L. Evers1 , P. Smets1
1Royal Netherlands Meteorological Insitute (KNMI), De Bilt, Netherlands
Inaudible sound, i.e., infrasound, is generated by glaciers while moving and cracking and during calving events. Such sounds can be continuously monitored with microbarometer arrays. Changes in the rate of events can be retrieved with a resolution of a few seconds. Applying array processing techniques enables the identification of individual sources over ranges of tens, in this case, to hundreds of kilometers. Here we show, that passively monitoring infrasound enables new insights in regional changes in the cryosphere under global warming. We concentrated on the region around Quanaq in northwestern Greenland and found coherent infrasound of at least five sources over a period of 12 years. It appeared that some glaciers show a reduction in activity, while others show a strong increase in infrasonic events over time. Diurnal variations in the activity of the glaciers is also retrieved through a spectral analysis, indicative for surface-meltwater induced basal sliding. Our results demonstrate the capacity of infrasonic monitoring as an independent proxy for changes in the cryosphere. We anticipate that monitoring glacial infrasound can contribute to a better understanding of the behavior of glaciers in the future, as phenomena can be passively resolved on a fine temporal scale.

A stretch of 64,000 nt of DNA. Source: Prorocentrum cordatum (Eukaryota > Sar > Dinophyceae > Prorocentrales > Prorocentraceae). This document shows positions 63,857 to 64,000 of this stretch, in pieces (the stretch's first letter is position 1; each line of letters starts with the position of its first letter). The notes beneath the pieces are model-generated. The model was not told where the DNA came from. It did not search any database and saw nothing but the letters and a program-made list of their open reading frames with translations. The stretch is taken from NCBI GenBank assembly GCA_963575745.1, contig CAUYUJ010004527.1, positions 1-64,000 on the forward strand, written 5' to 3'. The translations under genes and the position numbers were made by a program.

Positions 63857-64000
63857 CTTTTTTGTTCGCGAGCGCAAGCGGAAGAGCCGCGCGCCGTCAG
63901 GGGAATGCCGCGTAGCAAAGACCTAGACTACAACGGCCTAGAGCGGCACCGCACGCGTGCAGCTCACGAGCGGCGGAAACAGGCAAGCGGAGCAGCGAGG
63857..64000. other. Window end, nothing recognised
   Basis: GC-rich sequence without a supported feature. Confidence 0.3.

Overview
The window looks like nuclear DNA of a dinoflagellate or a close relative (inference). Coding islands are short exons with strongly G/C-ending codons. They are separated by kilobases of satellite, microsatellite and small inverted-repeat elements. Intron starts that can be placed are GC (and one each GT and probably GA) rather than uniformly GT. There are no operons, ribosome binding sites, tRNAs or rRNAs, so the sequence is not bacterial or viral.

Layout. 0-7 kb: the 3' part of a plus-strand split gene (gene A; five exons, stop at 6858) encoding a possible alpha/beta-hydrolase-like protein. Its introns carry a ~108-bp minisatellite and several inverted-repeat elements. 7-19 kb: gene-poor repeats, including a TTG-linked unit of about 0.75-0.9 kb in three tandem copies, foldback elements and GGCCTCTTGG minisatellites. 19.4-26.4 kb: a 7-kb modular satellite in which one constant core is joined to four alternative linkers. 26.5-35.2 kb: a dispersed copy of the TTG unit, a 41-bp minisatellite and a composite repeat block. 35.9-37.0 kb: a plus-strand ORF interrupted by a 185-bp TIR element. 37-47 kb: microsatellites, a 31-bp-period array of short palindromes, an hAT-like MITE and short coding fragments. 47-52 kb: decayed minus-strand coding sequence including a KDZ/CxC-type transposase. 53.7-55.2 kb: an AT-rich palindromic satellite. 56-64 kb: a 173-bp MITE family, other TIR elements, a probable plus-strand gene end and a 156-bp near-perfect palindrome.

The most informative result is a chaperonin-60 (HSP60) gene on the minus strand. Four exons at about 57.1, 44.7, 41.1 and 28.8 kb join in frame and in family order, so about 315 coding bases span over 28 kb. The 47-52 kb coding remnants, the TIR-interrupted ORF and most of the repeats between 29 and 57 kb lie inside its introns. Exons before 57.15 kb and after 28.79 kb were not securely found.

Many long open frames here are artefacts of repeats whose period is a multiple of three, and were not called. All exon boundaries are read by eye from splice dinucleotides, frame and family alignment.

Start time: 28/Jun/2017, 14:30 (local time)
Duration: 15 minutes
Location: Hofburg, Geheime Ratstube